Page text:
Whether you are a beginner or an old hand at writing marine liability coverages, these specialty lines can be difficult to understand. Important challenges are associated with placing almost any type of marine liability insurance and even the most experienced broker can miss significant loss exposures.
Thoroughly understanding your insured’s exposures and working with an experienced wholesaler can help you guide your insured toward better coverage choices.
This three-part article will explain the differences among marine liability coverages, including the Longshore and Harbor Workers Compensation Act, the Jones Act, and Marine Employers Liability. We will also cover some other marine laws that might create potentially catastrophic exposures for your insured and highlight some areas where significant coverage gaps can occur.
U.S. Maritime History Provides Maritime Workers Broad Legal Protection
The United States is a leading maritime nation. The sea has always been instrumental to our economy. In addition, the U.S. has 21 maritime “highways,” such as the Mississippi River, the Great Lakes and the St. Lawrence Seaway shipping corridors. America boasts some of the largest port cities in the world. With over 40,000 vessels, the U.S. Merchant Marines encounter significant risks when protecting sea and trade routes so vital to our nation’s economy. Therefore, the rights of maritime and marine workers may be much broader than those provided more commonplace, landlocked employees.
Seamen and maritime employees are unlike regular employees. Shipping and waterborne commerce are so unique and vital to our nation’s economy and the maritime perils so uncommon that the rights of seamen have evolved and been carefully codified in case law.
Maritime law differs from other fields of law, giving rise to the many uncommon perils associated with marine coverages. Any employee aboard a ship or working on or near navigable waters enjoys a lower burden of proof and more liberal coverage interpretations than those provided to their land-based employee counterparts. In one notable 2002 case, Nasser v. CSX Lines, the court found that maritime employers face a more stringent duty of care toward their employees than land-based employers face.
“The vessel owner owes his seamen ‘an obligation of fostering protection,’ which typically translates into ‘a higher duty of care’ than that accorded to land-based torts.”
A vessel as defined by the Supreme Court in Stewart v. Dutra Construction means: “Every description of watercraft or other artificial contrivance used or capable of being used as a means of transportation on water.” This includes dredges, which are capable of transportation.
Because many businesses rely on professional employer organizations to handle the cyclical nature of offshore drilling, this reliance can add additional exposures to the mix. Workers may have a choice of law in maritime personal injury, and if the correct coverage is unavailable, agents could face a significant errors and omissions (E&O) exposure.
Deepwater offshore drilling is again gearing up with the uptick in oil prices. With the current rise in oil prices and renewed discussion about rebuilding the nation’s aging infrastructure, employers may face more maritime exposures with employees working on offshore platforms, over bridges or on piers, or on navigable waters.
Perhaps even more than other lines of coverage, agents must thoroughly understand the insured’s exposures before writing marine liability to insure the account correctly.
The Bermuda Triangle of Maritime Coverages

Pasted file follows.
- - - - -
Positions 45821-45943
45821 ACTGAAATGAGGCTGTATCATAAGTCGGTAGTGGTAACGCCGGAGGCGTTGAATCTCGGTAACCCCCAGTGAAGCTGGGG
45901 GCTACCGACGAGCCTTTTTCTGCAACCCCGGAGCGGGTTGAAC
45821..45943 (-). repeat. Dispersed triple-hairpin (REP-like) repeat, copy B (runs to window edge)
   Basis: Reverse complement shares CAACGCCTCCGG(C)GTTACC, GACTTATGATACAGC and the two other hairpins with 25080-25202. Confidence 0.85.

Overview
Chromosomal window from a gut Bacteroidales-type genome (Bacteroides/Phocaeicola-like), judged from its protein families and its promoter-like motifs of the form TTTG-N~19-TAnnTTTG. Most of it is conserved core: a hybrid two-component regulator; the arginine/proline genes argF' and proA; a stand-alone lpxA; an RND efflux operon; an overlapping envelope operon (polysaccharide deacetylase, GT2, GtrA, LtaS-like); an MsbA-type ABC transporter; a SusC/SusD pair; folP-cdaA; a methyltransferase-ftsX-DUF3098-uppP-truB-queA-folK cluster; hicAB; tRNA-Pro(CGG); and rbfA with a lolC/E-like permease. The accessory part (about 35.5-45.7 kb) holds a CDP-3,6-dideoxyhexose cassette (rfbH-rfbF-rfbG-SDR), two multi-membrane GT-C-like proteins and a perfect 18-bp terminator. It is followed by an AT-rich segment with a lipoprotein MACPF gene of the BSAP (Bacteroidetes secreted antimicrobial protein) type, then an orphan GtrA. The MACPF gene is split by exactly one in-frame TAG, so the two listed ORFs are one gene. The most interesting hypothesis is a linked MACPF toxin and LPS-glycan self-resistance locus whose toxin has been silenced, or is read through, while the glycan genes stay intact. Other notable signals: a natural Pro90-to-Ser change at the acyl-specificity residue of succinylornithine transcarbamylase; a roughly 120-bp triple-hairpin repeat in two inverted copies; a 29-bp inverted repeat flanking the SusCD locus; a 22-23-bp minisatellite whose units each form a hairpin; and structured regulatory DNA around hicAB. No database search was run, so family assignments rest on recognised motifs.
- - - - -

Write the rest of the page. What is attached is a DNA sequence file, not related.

A swirling mix of coverages surrounds marine workers compensation and employers liability.
- Which applies to your insured’s employees, the Jones Act or the Longshore and Harbor Workers Compensation Act (LHWCA)?
- When does your insured require Maritime Employers Liability (MEL)?
- If your insured has employees working in international waters, how does the Death on the High Seas Act (DOHSA) come into play?
- How broadly is “navigable waters” defined for workers compensation purposes?
All of these variables can cause significant coverage errors
Let’s begin by covering basic workers compensation coverage for marine workers, the Longshore and Harbor Workers Compensation Act.
The Longshore and Harbor Workers Compensation Act
The two types of marine employees are those who work on or near water and “seamen.” The LHWCA is a federal law that covers that first type of worker, those working on or near water. The Jones Act covers seamen, and we will discuss them later in this paper.
In 1927, Congress passed the LHWCA to protect marine workers after state compensation laws failed to provide adequate benefits to maritime workers. While state compensation laws provide statutorily defined benefits to injured workers and limit their ability to sue their employers in most cases, Congress amended the LHWCA in 1972 to allow injured employees to sue third parties for negligence, with certain limitations.
For example, while a Longshore and Harborworker (LS&HW) employee cannot sue the vessel owner for “unseaworthiness” of a vessel, the employee can sue for negligence. The employee cannot, in most cases, turn around and sue his or her employer in a third-party overaction suit. However, a Supreme Court ruling determined the LHWCA might supplement instead of replace state workers compensation law. Employers may need to purchase both state and LHWCA coverage. Nevertheless, courts generally disallow double recovery.
Benefits under the LHWCA are similar to state workers compensation benefits. These include medical bills, temporary, permanent partial and permanent total compensation and death benefits. If the Jones Act does not cover maritime employees, which we will discuss, the LHWCA generally covers certain types of maritime workers.
Next, we’ll look at some of the terms used in marine insurance and review marine coverages.
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